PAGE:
Japan must step up anti-virus measures in Tokyo on Friday to limit the rapid spread of a more contagious version of the coronavirus just three months before the start of the Olympic Games in the capital, where most people have not yet been vaccinated.
Experts from a government commission have given preliminary approval to emergency measures, which will include mandatory orders in Tokyo, Kyoto in western Japan and the southern island prefecture of Okinawa. The measures, expected to be announced later Friday by Prime Minister Yoshihide Suga, will begin on Monday and run until early May.
The move comes less than three weeks after Tokyo emerged from a state of emergency, which included non-binding demands for business owners for shorter hours and for residents to consider basic preventive measures.
The rise of the virus in Tokyo underscores the difficulties in balancing antivirus measures and the economy.
The Suga government has been criticized for taking too slow action against viral measures for unwillingness to harm an already pandemic-affected economy. The new measures allow prefectural leaders to target specific cities and issue binding orders, which Suga says are aimed at preventing another state of emergency.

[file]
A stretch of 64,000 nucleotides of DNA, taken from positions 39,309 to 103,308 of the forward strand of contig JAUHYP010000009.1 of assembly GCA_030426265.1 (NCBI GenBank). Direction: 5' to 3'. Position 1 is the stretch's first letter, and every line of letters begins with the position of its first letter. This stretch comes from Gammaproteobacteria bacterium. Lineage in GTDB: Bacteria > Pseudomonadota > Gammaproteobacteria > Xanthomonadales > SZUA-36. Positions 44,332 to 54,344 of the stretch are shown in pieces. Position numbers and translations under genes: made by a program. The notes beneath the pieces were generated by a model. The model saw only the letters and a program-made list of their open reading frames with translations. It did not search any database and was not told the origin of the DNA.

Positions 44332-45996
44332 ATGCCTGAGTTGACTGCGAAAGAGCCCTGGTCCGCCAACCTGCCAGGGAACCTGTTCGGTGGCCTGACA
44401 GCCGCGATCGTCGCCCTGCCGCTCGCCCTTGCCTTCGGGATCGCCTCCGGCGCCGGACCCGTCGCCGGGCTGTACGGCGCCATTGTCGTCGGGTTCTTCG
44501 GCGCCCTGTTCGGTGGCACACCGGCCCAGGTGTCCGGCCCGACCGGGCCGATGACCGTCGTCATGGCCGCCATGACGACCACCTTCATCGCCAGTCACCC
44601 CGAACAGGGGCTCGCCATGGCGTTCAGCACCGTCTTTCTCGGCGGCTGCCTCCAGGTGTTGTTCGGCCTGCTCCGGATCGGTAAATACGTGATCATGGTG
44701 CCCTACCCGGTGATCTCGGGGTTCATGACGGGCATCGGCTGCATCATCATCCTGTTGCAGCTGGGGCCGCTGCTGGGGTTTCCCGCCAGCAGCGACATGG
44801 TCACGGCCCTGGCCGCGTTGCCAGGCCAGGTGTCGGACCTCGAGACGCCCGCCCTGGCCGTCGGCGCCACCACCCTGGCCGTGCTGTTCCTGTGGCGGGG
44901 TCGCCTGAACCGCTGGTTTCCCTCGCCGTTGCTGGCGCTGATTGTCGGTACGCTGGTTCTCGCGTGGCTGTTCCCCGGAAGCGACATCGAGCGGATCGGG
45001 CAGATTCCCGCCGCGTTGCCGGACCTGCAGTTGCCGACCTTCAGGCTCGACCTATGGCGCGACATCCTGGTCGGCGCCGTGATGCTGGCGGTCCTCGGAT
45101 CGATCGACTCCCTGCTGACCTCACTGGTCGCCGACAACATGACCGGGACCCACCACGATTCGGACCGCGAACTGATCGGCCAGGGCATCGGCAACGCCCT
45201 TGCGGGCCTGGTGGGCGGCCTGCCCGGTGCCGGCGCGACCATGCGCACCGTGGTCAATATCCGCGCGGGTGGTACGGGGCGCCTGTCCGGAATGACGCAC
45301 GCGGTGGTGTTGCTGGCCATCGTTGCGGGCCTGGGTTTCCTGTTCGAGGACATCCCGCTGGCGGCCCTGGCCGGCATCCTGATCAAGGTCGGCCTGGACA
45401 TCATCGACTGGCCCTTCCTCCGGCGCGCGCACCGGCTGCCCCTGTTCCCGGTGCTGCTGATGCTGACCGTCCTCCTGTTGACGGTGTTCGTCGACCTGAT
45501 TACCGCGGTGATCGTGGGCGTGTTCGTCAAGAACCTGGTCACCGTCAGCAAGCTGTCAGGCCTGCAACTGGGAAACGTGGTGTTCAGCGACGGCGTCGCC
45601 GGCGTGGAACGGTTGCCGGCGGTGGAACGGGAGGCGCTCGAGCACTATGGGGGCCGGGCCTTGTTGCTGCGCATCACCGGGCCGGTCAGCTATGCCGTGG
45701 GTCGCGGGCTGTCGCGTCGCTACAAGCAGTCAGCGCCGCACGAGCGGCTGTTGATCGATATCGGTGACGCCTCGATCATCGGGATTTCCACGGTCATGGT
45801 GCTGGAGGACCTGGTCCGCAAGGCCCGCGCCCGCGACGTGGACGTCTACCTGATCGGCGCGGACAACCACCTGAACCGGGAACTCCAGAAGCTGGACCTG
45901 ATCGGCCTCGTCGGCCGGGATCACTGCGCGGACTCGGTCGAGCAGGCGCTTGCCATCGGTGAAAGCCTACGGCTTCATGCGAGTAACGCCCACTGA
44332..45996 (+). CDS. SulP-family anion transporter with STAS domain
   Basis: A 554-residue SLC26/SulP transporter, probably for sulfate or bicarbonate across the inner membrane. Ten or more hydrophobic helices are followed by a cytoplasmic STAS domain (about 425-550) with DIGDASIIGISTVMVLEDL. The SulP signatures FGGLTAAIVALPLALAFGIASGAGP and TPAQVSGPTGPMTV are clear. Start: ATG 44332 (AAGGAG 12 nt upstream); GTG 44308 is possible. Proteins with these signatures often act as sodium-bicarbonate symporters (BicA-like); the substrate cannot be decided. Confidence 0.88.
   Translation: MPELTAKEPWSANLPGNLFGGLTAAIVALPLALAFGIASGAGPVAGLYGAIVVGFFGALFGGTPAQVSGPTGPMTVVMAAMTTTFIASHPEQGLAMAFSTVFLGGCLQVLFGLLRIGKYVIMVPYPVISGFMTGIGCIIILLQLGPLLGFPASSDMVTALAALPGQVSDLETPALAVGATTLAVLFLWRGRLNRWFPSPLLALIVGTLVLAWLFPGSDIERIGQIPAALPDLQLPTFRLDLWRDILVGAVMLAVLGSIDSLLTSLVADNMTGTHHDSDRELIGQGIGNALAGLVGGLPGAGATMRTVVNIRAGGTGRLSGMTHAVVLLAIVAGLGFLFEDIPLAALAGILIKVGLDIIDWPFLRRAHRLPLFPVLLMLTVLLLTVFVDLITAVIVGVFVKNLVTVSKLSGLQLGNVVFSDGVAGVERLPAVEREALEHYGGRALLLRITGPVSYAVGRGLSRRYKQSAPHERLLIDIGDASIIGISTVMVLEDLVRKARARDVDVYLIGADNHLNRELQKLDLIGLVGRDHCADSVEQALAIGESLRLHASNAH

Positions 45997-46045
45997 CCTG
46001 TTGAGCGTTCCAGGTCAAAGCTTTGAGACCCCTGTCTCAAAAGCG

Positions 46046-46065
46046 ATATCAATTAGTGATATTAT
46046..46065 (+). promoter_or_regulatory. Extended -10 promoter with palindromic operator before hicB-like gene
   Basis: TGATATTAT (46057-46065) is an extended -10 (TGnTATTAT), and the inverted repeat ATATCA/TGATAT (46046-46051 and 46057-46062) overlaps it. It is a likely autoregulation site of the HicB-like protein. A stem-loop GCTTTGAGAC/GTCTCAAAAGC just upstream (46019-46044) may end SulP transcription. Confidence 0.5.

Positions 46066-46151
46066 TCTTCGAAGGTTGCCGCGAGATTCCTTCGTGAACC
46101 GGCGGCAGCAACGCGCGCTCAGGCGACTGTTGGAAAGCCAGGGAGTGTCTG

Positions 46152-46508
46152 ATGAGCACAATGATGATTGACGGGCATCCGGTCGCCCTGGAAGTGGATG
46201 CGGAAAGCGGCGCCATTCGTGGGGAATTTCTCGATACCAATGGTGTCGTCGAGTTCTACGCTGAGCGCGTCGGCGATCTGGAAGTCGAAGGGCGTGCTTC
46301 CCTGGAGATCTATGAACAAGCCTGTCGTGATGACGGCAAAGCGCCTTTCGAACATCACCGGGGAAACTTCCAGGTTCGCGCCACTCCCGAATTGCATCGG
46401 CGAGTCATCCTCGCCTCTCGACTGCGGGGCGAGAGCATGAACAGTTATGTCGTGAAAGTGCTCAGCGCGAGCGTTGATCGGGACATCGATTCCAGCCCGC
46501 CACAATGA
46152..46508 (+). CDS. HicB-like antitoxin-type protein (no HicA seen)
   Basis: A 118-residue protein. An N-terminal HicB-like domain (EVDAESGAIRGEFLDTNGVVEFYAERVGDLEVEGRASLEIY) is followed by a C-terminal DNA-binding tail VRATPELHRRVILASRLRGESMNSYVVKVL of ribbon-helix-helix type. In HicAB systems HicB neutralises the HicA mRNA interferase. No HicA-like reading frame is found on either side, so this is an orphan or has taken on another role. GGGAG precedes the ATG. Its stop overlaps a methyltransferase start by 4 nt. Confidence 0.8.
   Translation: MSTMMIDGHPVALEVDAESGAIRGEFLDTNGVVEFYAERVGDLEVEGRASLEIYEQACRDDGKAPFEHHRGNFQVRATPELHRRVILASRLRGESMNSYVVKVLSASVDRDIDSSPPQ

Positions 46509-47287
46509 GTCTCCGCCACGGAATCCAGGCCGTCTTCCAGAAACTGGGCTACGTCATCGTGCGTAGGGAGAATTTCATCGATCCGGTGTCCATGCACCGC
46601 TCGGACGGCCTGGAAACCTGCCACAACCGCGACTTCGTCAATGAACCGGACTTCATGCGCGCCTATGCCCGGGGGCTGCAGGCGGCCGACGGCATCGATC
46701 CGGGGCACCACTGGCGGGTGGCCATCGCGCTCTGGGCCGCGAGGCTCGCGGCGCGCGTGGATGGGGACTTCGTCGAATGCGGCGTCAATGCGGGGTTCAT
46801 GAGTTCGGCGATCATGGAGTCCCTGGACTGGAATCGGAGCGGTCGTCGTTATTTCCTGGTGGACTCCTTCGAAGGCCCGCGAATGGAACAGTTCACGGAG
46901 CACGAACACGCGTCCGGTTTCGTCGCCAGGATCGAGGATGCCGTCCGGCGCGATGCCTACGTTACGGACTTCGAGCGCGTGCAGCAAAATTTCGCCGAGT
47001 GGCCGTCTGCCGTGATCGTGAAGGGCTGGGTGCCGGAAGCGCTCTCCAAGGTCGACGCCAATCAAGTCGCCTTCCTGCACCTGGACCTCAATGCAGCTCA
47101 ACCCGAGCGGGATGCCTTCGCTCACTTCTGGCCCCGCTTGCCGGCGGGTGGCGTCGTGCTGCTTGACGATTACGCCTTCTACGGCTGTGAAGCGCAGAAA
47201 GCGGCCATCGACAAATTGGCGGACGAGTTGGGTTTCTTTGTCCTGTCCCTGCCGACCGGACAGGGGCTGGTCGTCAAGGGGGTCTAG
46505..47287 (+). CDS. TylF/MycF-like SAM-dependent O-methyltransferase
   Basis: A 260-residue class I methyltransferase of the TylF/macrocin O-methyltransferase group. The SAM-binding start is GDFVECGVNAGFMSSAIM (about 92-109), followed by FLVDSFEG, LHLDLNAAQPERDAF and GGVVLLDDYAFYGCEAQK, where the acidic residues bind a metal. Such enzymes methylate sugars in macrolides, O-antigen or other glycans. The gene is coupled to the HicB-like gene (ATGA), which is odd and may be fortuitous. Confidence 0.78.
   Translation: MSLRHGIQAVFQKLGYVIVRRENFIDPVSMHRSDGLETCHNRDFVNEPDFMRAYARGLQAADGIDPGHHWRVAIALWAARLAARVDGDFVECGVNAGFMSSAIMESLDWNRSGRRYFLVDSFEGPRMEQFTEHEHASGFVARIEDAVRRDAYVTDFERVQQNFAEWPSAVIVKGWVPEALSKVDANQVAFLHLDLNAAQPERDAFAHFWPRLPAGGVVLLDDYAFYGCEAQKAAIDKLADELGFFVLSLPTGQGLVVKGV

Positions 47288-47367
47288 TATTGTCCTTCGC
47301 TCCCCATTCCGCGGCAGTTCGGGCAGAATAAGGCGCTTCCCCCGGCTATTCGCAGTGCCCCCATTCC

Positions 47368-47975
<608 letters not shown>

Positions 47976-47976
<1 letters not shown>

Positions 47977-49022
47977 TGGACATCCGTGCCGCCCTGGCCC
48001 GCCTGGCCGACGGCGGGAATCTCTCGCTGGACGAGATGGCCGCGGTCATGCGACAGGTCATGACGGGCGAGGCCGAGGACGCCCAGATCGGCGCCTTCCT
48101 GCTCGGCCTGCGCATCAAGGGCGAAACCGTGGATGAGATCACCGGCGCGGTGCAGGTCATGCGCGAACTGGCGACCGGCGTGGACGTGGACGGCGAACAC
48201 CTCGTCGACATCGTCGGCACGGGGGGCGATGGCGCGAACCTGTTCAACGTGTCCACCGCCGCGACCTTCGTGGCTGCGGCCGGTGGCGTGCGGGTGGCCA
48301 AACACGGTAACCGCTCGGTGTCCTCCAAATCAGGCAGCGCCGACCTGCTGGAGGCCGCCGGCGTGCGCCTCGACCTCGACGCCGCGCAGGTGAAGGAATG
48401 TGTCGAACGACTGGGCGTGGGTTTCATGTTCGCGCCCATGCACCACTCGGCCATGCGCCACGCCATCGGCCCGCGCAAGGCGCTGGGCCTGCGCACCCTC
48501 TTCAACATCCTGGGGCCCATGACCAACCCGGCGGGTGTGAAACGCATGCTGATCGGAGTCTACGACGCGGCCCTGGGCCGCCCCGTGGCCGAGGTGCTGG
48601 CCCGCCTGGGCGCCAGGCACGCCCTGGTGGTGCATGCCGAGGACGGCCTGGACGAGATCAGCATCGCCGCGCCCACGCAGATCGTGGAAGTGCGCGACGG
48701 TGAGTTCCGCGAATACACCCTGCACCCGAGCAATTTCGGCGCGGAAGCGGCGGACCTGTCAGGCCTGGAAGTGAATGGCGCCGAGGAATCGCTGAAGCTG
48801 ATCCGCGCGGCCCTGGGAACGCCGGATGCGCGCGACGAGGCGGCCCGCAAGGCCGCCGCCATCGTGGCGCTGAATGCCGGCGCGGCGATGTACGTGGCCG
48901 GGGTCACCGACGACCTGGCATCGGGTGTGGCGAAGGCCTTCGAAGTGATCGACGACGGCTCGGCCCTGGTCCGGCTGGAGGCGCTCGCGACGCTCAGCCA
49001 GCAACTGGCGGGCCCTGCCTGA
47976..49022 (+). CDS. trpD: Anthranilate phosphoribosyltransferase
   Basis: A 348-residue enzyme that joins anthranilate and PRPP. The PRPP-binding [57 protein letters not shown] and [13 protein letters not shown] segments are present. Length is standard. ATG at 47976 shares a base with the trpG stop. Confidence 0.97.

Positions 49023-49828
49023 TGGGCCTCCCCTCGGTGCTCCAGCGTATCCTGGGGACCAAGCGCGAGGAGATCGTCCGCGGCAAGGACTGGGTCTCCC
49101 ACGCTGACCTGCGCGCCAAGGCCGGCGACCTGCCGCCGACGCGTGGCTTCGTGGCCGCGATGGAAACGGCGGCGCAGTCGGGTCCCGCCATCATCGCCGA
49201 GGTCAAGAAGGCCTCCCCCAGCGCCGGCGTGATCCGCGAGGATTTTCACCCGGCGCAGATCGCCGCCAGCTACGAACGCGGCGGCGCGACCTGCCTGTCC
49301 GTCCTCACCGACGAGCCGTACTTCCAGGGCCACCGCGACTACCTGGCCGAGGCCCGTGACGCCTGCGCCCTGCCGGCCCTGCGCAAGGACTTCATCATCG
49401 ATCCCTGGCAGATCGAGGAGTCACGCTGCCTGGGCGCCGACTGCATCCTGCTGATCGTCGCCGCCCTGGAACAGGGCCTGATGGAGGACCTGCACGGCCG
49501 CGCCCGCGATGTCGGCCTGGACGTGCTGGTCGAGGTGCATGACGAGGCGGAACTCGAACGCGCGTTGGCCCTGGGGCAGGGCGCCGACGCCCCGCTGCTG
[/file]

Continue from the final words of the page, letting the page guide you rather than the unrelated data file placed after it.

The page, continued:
Tokyo Gov. Yuriko Koike said she was concerned about the speed of the recent increase in virus cases and the possible impact of new options. On Thursday, Koike urged residents to avoid trivial travel, social distancing and other basic measures. It is also expected to issue an order to close bars and restaurants from 20:00.
Further steps will come days after the government designated Osaka for new binding antivirus measures due to a revival accused of spreading the option. Osaka announced emergency medical care after its hospitals were flooded with new cases and removed the Olympic flame relay from public roads next week.
As the quest for vaccination in Japan is still at an early stage – just over 1 million or less than 1% of the population has received their first of two shots – the tide could lead to further diversion or cancellation of related events. with the Olympics.
The inoculations began in mid-February with medical workers, and the elderly have to take pictures from next week to the end of June. The rest of the population will probably have to wait until about July, making it almost impossible for Japan to reach so-called herd immunity before the Tokyo Olympics begin on July 23.